I don’t usually struggle to distinguish toys from tools. Gas stove? That’s a tool. Easy-Bake oven? That’s a toy. Bricks? Tools. LEGO bricks? Toys.
Mathematical tools are similarly distinctive. They harness industrial-strength power—think of Taylor series, or completing the square. Mathematical tools shine floodlights into dark corners. They unlock doors, solve problems, and make attentive students utter, “Whoa, deep.” They often come with complex instruction manuals, requiring weeks (or months (or years!)) of technical training to master.
Mathematical toys… not so much. They’re simple to grasp, fun to handle, and not much substantive good to anyone. Think of Sudoku puzzles, or differentiating cos(cos(cos(cos(x)))). We might get a kick out of poking and prodding such problems, but solving them won’t teach us anything fundamental about the workings of the universe or the necessities of logic. Toy problems aren’t floodlights; they’re more like flashlights dangling off of a keychain.
But just as the Incas mistook the wheel for a mere toy, sometimes mathematicians get it wrong. Sometimes what seems to be a toy is, in fact, a powerful tool.
Sometimes a toy is just a tool in waiting. Continue reading
“Hooray, it’s tax season!” said nobody ever, except for the clinically ill and the clinically sarcastic. But I’m here, in this season of paperwork and low spirits, to offer a hymn of praise to the poor, misunderstood public servants that make income taxes work. No, not IRS agents, although goodness knows those sorry devils could use a defender or two.
I’m talking about tax brackets.
“I’m worried about Joe. He’s been hitting the Klein bottle pretty hard lately.”
“Well, that explains why he’s totally sober. It’s hard to get much liquid in those things.”
Like everyone else, I’m heir to the prejudices of my culture. So even though I know firsthand that teaching is a profession, on some level I see it as an act of self-sacrifice, as a hard path undertaken for the greater good.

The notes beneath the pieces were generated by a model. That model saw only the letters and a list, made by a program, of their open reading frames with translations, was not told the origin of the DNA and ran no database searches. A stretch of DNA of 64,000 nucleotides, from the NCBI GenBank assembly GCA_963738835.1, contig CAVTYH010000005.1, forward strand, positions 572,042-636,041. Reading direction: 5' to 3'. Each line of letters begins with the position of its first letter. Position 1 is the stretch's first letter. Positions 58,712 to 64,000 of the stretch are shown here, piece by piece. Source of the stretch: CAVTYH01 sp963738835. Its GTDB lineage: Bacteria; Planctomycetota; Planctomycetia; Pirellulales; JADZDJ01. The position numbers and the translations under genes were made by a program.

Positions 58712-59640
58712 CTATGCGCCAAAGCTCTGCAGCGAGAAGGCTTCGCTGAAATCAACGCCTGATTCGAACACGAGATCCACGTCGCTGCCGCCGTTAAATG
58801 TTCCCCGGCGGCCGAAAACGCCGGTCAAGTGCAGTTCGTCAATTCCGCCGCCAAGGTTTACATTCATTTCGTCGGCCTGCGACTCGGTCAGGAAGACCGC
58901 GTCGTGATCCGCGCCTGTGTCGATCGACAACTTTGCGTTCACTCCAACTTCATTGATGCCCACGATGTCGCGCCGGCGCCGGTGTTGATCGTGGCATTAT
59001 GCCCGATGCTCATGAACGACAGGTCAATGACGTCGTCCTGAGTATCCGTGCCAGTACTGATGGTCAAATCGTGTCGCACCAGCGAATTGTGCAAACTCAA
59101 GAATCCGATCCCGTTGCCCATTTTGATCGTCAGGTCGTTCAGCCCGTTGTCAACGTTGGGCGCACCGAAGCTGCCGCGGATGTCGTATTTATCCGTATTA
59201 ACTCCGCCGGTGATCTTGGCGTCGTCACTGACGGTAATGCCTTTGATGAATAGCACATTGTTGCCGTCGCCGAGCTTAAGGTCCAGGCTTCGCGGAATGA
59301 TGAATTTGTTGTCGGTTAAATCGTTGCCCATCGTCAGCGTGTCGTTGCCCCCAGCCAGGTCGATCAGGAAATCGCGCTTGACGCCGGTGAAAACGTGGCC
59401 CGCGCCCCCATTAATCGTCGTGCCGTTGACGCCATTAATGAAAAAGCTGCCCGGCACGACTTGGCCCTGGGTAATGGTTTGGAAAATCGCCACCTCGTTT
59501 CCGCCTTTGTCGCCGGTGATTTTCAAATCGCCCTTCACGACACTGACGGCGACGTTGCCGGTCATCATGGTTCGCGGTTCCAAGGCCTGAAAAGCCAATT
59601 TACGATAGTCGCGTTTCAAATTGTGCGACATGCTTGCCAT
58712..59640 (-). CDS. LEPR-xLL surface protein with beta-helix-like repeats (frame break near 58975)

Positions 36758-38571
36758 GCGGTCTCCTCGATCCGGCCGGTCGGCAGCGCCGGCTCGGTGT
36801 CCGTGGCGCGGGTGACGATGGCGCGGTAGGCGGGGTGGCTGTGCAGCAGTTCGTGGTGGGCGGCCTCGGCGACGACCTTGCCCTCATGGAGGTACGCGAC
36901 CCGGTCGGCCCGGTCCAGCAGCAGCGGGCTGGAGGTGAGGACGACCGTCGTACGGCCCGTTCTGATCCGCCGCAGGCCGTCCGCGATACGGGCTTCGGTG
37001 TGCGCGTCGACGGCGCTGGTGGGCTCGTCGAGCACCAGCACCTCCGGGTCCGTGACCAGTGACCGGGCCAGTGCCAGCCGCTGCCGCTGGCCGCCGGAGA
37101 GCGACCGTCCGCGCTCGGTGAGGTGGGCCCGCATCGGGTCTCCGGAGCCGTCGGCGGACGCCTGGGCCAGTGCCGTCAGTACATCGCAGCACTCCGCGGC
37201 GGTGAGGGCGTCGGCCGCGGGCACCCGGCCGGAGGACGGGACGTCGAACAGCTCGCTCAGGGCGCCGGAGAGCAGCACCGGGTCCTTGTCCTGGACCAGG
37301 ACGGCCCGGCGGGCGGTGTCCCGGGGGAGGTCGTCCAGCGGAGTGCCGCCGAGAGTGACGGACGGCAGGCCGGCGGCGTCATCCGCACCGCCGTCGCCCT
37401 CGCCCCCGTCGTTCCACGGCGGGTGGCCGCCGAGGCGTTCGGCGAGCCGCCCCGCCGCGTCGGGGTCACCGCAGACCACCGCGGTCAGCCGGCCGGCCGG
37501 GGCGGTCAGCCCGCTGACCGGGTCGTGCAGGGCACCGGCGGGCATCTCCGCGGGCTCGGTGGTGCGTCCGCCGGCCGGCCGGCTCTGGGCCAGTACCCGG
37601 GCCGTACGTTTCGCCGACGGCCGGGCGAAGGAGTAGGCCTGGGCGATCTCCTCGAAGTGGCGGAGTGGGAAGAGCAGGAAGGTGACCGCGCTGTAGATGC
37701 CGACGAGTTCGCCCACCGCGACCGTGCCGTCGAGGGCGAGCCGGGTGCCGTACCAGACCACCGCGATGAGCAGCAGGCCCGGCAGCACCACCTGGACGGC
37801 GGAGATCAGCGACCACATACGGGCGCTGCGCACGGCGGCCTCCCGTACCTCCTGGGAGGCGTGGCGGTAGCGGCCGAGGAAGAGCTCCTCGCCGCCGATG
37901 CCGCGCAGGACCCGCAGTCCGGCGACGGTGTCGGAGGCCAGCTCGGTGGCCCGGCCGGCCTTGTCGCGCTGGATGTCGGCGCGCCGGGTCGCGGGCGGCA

This might not sound like a prejudice. Not a damaging one, anyway. It paints a generous portrait of teaching as noble and virtuous—a useful antidote to the too-common caricature of educators as lazy, union-fed bureaucrats. This ethic of “the greater good,” in fact, helped draw many of us into the profession. What we lack in salary and prestige, we make up for in civic-mindedness, in moral conviction, in feeling we’ve taken a high road through our professional life.
But all this high-mindedness has a dark underbelly. In painting the choice to teach as an act of self-sacrifice, I believe that we may harm our schools more than we help them. Continue reading
Every month, I comb through the Google search terms that have led people to my blog. Then I reply to them as if they were letters. It’s a thing.
Q: equation of ugly funny?
Obviously, our senses of humor are as distinct and individual as our handwriting, our Facebook profiles, or the shapes of our noses. But in my view, this is the equation:
Q: how to make gf feel good about bad grades?
A: First, I’m glad you care about your girlfriend’s happiness (or, depending what “gf” stands for, your ghost-friend’s happiness). But rather than helping her feel good about low grades, try this.
Step 1: Help her feel good not about the grades, but about herself. Prove to her (or, in the ghost’s case, “it”) that you value her as an intelligent person, regardless of what her report card suggests.
Step 2: Help her raise the grades. Bad grades really are—as the name implies—bad. They can close off opportunities and create a harder path through your teens and early twenties. Whatever the way to raise her grades—tutoring, getting more sleep, finding a reliably quiet workspace, dropping expendable time commitments—it’s better than just throwing up her hands (or ghostly mist-appendages) and accepting bad marks.
In an email, Bonny Becker asks: How do I go about gaining a better understanding of what my math PhD-seeking son is talking about?
This question haunts those of us with a beloved mathematician in our lives. While most professions have a few dark rooms mysterious to outsiders, the field of mathematics feels like a palace in which every room is dark.